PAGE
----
$$$ KPO and CZM $$$: Leverage - A Double-Edged Sword

Sunday, March 11, 2018

Leverage - A Double-Edged Sword

I briefly mentioned the possibility of using leverage to achieve a higher return in one of our last post - Red Red Market for Chinese New Year! Coincidentally, a week after my post, I began to see Warren Buffett's articles on social media about the danger of it. lol.

Let me list a few if you have not come across them:
Buffett, quoting partner Munger, says there are three ways to go broke: 'liquor, ladies and leverage'
Buffett has one big investing lesson in this year's annual letter: Never borrow money to buy stocks

Look at how creative the titles are, maybe I should rename the article to "KPO decides to use leverage despite Buffett's warning". Hahahaha. Interestingly, for those that are unaware, Warren Buffett uses leverage too - Explaining The Secret Of Warren Buffett's Success: Double Leverage :)

Leverage is dangerous for many reasons. As one of Chinese saying goes, 没那么大的头,就别带那么大的帽子. The literal translation is "if you do not have such a big head, then do not wear such a big hat". In simpler terms, it means do not buy what you cannot afford. Having said that, if used appropriately/efficiently, one will be able to grow wealth at a faster rate. The idea is similar to how companies/corporate use debts to grow their businesses and others taking on bank loans to buy a 2nd property.


Technically, what we are going to do is still very conservative (at least that is what I think, shall elaborate further later). We will be using Standard Chartered Secured Wealth Lending at a fixed rate of 1.6% + 1-month SIBOR (~2.6% and higher). How this works is we will be pledging some of our stocks with them (you can pledge any other assets shown in the image above) and these assets will have their indicative Loan to Value (LTV) which is the amount you can borrow/leverage on. An overdraft account will then be opened and one can easily withdraw from it. One thing to take note of is the margin triggers as shown below.


If the overdraft account is fully utilized (for simplicity, let's use $100,000 as an example), any decrease in market value of the pledge assets (stocks in our case) will result in a decrease in the LTV which would eventually lead to a margin trigger. Moral of the story, do not utilize everything that is in the overdraft account!

At this point in time, you might not be able to understand the power of leverage. Assuming if I were to borrow the money at an interest rate of 2.6% and invest in a stock/REIT giving at least 5% dividend yield, what would be my return?

Example 1: Cost = 2.6%, Dividend = 5% and Capital Gain/Loss = 0%

If your answer is a pathetic 2.4% (5% - 2.6%), you are wrong! The return is actually around 92% (2.4% / 2.6%). This is not intuitive because the capital/cost of investment is actually just the interest/cost of borrowing.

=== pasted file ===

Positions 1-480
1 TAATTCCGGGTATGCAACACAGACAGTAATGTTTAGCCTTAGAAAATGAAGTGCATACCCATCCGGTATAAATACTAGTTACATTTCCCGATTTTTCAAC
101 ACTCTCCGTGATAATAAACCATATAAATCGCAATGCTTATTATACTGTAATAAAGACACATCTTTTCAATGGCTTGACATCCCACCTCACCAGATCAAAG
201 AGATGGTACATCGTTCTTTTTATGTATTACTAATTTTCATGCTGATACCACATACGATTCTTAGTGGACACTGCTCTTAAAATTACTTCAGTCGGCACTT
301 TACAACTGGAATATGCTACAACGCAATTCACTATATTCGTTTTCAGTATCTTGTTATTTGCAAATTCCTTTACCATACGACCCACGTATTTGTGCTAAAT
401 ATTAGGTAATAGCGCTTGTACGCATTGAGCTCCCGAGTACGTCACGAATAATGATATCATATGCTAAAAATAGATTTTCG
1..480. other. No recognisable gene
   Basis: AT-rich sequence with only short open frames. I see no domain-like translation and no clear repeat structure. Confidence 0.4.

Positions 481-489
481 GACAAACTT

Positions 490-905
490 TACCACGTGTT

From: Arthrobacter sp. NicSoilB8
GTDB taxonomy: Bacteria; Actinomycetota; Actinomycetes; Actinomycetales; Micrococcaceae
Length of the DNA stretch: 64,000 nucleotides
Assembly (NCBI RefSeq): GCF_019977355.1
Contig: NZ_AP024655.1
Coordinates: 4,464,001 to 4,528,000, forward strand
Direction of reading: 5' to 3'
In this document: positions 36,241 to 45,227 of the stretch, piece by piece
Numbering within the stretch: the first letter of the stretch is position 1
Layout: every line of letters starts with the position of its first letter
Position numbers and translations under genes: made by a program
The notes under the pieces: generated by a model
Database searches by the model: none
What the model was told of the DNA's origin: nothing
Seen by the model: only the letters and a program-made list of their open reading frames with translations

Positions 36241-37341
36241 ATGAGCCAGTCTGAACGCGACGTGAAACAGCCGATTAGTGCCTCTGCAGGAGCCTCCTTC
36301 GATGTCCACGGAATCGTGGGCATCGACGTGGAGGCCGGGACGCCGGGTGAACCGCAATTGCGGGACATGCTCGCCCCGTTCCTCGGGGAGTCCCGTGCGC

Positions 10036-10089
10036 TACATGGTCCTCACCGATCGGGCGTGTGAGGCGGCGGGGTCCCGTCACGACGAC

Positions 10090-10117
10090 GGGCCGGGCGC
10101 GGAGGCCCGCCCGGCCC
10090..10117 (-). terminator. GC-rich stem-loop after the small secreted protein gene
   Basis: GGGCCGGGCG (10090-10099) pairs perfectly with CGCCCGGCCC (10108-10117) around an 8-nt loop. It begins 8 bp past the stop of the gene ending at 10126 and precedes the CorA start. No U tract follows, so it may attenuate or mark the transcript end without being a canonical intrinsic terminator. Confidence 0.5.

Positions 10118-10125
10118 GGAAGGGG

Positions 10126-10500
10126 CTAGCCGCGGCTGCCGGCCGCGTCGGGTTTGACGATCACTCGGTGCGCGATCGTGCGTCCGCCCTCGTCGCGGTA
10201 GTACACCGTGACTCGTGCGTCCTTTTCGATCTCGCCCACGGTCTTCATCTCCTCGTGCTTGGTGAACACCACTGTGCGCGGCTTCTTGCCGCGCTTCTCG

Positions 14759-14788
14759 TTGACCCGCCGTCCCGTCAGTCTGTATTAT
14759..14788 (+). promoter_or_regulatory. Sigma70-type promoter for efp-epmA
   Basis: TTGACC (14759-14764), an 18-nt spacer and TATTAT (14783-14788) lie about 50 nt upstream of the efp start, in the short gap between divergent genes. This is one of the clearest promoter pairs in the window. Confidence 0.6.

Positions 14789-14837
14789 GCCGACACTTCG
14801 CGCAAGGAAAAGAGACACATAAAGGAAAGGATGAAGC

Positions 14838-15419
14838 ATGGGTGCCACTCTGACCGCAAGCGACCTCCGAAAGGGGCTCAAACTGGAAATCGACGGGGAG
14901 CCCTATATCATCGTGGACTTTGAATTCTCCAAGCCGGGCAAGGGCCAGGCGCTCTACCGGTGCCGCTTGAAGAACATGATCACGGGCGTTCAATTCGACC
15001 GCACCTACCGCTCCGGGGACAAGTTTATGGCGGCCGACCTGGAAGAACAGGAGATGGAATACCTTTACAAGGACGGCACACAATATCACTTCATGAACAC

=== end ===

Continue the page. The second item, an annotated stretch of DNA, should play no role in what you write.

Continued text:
Example 2: Cost = 4.0%, Dividend = 5% and Capital Gain/Loss = 0%

Even if 1-month SIBOR is to increase till ~2.4%, pushing the cost of borrowing to 4%, the return would still be at an impressive 25%. Did you notice how I assumed/kept capital gain/loss at 0% in both illustrations? Will that really be the case?

Example 3: Cost = 2.6%, Dividend = 5% and Capital Gain/Loss = -5%

Let's assume that everything is kept constant, similar to the Example 1 except that we suffered a -5% capital loss. The return would easily become -100%! A -25% capital loss would see it ballooned to -870%! Can your mind handle it?

In the spreadsheet, I assumed 3 different scenarios that will cause the market value/LTV to fall ("High Chance" falls by 25%, "Bad" case falls by 50% and a "Worst" case falls by 75%). The 3 columns show the remaining LTV/credit that is still available before a margin trigger happens. As long as the font is black, margin trigger will never happen. This is important because it will be somewhat alight with our strategy of collecting dividends while ignoring the movement of the share price.

Next, moving on to the rows highlighted in yellow and red. I mentioned previously that due to how aggressive we are in investing, we hardly have enough cash as "war chest". We believe in spending time in the market rather than timing the market. Using leverage/an overdraft account will address this issue of ours. The yellow highlighted row will be the maximum leverage we will be using under normal circumstances. The red highlighted row will be the maximum leverage we will be using when the market crashes. The plan is to use $10,000 now, deploy another $20,000 when the market falls by 25% from its high and deploy a further $25,000 if it falls by 50%. At the end of the day, it is actually a lot more complicated because there are so many variables (SIBOR, share price, dividends, etc.) that will be out of your control.

Why do I still find it conservative? Our "gearing" will be extremely low at ~3% ($10,000 / $300,000) and it can be paid off easily as long as both of us are still working. The margin trigger will never happen because we will never be fully leveraged. This is very different from CFD margins where capital loss can force close your position. Such scenario will never happen to us. There is another blogger - S-REIT Investment Blog who is using leverage with > 30% gearing and his cost of borrowing is slightly higher at 2.88% and 4.38%.

The article would not be complete without KPO sharing his spreadsheet, you can play with the numbers if it ever interests you here. The next step is to pick a stock/REIT!

Disclaimer - KPO and CZM are not recommending the use of leverage. We are merely blogging down some of our thoughts/ideas so that we can review them few years down the road to see how stupid/smart we were.

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